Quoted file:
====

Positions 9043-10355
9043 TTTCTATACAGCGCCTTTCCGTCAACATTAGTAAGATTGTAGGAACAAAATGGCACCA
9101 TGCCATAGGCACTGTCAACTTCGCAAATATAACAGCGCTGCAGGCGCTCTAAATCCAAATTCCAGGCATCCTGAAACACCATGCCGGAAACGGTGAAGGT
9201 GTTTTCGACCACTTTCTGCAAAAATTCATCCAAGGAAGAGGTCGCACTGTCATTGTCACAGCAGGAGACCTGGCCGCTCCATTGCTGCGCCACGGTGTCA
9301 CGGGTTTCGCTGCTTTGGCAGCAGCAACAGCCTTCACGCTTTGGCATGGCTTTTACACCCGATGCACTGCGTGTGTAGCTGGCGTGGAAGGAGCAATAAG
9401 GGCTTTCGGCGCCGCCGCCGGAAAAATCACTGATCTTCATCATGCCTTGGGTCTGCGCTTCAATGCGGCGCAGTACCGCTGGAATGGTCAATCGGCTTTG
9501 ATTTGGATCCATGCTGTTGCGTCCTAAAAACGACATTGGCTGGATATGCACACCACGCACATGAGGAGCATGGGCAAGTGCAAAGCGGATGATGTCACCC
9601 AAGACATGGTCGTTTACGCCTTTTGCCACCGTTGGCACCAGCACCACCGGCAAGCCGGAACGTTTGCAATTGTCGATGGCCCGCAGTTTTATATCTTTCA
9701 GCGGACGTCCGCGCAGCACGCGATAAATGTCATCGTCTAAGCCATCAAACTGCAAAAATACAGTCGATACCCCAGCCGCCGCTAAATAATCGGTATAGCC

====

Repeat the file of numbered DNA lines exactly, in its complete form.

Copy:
Positions 9043-10355
9043 TTTCTATACAGCGCCTTTCCGTCAACATTAGTAAGATTGTAGGAACAAAATGGCACCA
9101 TGCCATAGGCACTGTCAACTTCGCAAATATAACAGCGCTGCAGGCGCTCTAAATCCAAATTCCAGGCATCCTGAAACACCATGCCGGAAACGGTGAAGGT
9201 GTTTTCGACCACTTTCTGCAAAAATTCATCCAAGGAAGAGGTCGCACTGTCATTGTCACAGCAGGAGACCTGGCCGCTCCATTGCTGCGCCACGGTGTCA
9301 CGGGTTTCGCTGCTTTGGCAGCAGCAACAGCCTTCACGCTTTGGCATGGCTTTTACACCCGATGCACTGCGTGTGTAGCTGGCGTGGAAGGAGCAATAAG
9401 GGCTTTCGGCGCCGCCGCCGGAAAAATCACTGATCTTCATCATGCCTTGGGTCTGCGCTTCAATGCGGCGCAGTACCGCTGGAATGGTCAATCGGCTTTG
9501 ATTTGGATCCATGCTGTTGCGTCCTAAAAACGACATTGGCTGGATATGCACACCACGCACATGAGGAGCATGGGCAAGTGCAAAGCGGATGATGTCACCC
9601 AAGACATGGTCGTTTACGCCTTTTGCCACCGTTGGCACCAGCACCACCGGCAAGCCGGAACGTTTGCAATTGTCGATGGCCCGCAGTTTTATATCTTTCA
9701 GCGGACGTCCGCGCAGCACGCGATAAATGTCATCGTCTAAGCCATCAAACTGCAAAAATACAGTCGATACCCCAGCCGCCGCTAAATAATCGGTATAGCC